There's only one way for Thompson to convince all Packers fans of his philosophy, and that's obviously for the Packers to win a Super Bowl under his watch. In general, I tend to support Thompson's overall philosophy, though I seem one of few Packers fans who feel that way. What really frustrates me is his unwillingness to tweak his tendencies when the situation dictates it--especially his lack of effort in trading for a running back once Ryan Grant went down. Overall though, he's made a number of great draft picks--Rodgers, Matthews, Jennings, and Raji, who's really been impressive this year--but draft picks take time to develop. The problem is that this team seems ready to make the big jump to being a Super Bowl-caliber team, and Ted needs to acknowledge that and look to improve the team in the short-term as well as the long-term.


DN:  Clay Matthews has been the headliner on defense this year, wreaking havoc over most every team he has faced.  What can the Vikings do to neutralize his impact on the game?


Sneak into his hotel room and give him some sleeping pills? Because he's been a beast against all kinds of offenses so far. Frankly, the Vikings seemed to do a reasonable job of containing him last game--he put pressure on Favre, but couldn't quite get to the QB quickly enough and ended up with one tackle and no sacks. The problem is that now when you double-team him, the defense is finally starting to get pressure from other players. One thought is to get him off his rhythm by using the running backs or tight ends to chip him at the line of scrimmage. That's easier said than done though, and it's no guarantee that he'll be ineffective.


DN:  Aaron Rodgers has put up some impressive numbers as a starting QB.  However, there's one number that baffles me, and that's zero (maybe one).  And that refers to the number of fourth quarter come from behind wins he has engineered with the game on the line.  Is that a big deal, (and possibly over-magnified considering his predecessor's knack for it), or is this something that you think is a legitimate problem?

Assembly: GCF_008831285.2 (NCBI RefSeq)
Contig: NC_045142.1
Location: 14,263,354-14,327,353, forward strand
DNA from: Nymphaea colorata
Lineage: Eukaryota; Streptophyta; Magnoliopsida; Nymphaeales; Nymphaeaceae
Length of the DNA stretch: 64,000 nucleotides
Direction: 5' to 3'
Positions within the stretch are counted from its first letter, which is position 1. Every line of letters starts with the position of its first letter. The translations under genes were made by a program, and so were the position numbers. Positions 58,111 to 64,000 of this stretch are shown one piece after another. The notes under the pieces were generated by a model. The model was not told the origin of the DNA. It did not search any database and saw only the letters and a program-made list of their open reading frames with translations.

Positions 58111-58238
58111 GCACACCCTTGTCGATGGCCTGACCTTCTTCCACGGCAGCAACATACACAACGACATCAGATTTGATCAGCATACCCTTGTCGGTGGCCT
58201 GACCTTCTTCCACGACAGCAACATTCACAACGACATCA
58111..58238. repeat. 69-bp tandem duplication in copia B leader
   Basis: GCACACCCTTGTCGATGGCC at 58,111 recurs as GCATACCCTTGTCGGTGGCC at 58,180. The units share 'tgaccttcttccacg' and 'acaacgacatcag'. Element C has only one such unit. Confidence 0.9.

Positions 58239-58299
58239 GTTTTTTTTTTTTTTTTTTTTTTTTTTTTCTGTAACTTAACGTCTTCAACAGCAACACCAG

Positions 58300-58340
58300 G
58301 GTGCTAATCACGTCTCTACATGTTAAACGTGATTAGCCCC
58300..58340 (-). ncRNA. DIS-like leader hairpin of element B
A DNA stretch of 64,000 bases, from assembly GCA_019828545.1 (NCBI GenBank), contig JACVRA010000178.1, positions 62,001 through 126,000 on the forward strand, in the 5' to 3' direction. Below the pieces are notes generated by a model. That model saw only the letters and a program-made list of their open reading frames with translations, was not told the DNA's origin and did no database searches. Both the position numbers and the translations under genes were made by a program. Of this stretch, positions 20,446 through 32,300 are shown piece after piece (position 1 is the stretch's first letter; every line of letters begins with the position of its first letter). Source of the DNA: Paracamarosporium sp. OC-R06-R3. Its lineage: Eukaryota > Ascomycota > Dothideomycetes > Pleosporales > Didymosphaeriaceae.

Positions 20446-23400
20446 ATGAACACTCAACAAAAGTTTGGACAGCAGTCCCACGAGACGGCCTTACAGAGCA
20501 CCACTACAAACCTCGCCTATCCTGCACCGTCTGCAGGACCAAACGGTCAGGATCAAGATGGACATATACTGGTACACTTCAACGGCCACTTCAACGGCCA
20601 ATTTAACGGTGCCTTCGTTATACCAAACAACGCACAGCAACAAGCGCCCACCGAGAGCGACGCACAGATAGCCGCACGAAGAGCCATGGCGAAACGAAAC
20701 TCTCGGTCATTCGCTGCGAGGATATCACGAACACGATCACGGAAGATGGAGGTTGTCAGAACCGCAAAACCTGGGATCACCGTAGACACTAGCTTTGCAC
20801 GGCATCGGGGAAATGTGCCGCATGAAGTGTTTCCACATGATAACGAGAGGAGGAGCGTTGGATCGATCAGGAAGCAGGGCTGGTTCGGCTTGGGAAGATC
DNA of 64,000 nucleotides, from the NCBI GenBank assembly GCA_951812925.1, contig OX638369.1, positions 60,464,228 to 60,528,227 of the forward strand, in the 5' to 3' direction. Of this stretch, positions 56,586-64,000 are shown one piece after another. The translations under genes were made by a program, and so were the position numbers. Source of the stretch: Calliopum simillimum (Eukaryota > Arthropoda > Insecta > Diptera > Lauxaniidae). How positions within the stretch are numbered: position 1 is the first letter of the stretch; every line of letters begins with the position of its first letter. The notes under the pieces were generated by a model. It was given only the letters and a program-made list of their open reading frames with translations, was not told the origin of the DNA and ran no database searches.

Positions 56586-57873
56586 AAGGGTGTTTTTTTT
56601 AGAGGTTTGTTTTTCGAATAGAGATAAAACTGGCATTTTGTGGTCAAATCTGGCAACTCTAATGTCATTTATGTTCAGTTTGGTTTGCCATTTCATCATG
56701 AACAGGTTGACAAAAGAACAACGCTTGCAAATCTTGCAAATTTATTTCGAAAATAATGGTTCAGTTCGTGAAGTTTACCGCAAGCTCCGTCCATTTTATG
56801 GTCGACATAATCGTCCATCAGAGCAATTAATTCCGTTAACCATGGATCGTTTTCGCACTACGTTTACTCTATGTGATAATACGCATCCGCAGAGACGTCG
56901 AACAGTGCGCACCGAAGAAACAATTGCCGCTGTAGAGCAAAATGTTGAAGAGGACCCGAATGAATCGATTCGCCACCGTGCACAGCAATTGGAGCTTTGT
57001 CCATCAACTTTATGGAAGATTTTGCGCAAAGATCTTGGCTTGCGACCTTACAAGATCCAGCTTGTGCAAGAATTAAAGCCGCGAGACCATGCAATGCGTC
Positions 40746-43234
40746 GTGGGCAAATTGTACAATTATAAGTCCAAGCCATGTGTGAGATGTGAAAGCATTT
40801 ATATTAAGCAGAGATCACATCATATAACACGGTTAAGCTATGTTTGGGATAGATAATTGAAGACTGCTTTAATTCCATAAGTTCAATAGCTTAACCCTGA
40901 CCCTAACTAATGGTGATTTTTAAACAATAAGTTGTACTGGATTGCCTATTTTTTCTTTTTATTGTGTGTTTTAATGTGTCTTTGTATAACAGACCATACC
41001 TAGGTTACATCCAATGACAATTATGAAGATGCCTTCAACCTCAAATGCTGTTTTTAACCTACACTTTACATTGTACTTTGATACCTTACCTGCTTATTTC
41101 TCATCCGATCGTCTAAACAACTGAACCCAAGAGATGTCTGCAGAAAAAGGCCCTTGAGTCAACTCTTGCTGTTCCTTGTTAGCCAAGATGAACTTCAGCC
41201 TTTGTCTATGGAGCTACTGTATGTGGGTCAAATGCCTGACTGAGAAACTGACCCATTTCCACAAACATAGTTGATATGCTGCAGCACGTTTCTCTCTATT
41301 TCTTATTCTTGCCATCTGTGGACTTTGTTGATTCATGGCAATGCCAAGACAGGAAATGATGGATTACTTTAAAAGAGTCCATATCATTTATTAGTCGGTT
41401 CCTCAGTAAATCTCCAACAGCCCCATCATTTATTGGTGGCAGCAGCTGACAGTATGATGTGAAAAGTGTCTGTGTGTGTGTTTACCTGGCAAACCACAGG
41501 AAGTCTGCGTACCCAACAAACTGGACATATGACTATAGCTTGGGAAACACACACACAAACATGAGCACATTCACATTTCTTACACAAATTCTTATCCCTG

I only found one, as he connected on a 50-yard catch and run to Jennings with a minute or so left in the first Bears game last year. (I don't count the second Bears game in 09, when he threw a TD to take a 21-14 lead with 12+ minutes to go).  In 2008, his first year as a starter, I thought that Rodgers played very well late in games; the Packers' defense just couldn't hold it down for him. The Pittsburgh game last year was another instance where his defense couldn't hold up after he led a marvelous fourth quarter. The Pack trailed 24-14 entering the fourth and took a 36-30 lead with two minutes to go before Ben Roethlisberger's ridiculous touchdown to Mike Wallace stole the game. So in general, it hasn't been Rodgers that has failed late in close games so far in his career, it's been his defense. I believe that he has been good, and that I have no doubt that he'll rack up his share of comeback wins in the years to come.

Thanks to tex and ACP.  We hate them, but maybe we can tap into it next year.  I've just been beat down this year, and we're barely halfway through.   

SB Nation Featured Video
X
Log In Sign Up

forgot?
Log In Sign Up

Forgot password?

We'll email you a reset link.

If you signed up using a 3rd party account like Facebook or Twitter, please login with it instead.

Forgot password?

Try another email?

Almost done,

By becoming a registered user, you are also agreeing to our Terms and confirming that you have read our Privacy Policy.

Join Daily Norseman

You must be a member of Daily Norseman to participate.

We have our own Community Guidelines at Daily Norseman. You should read them.

Join Daily Norseman

You must be a member of Daily Norseman to participate.

We have our own Community Guidelines at Daily Norseman. You should read them.

Spinner.vc97ec6e

Authenticating

Great!

Choose an available username to complete sign up.

In order to provide our users with a better overall experience, we ask for more information from Facebook when using it to login so that we can learn more about our audience and provide you with the best possible experience. We do not store specific user data and the sharing of it is not required to login with Facebook.

tracking_pixel_9341_tracker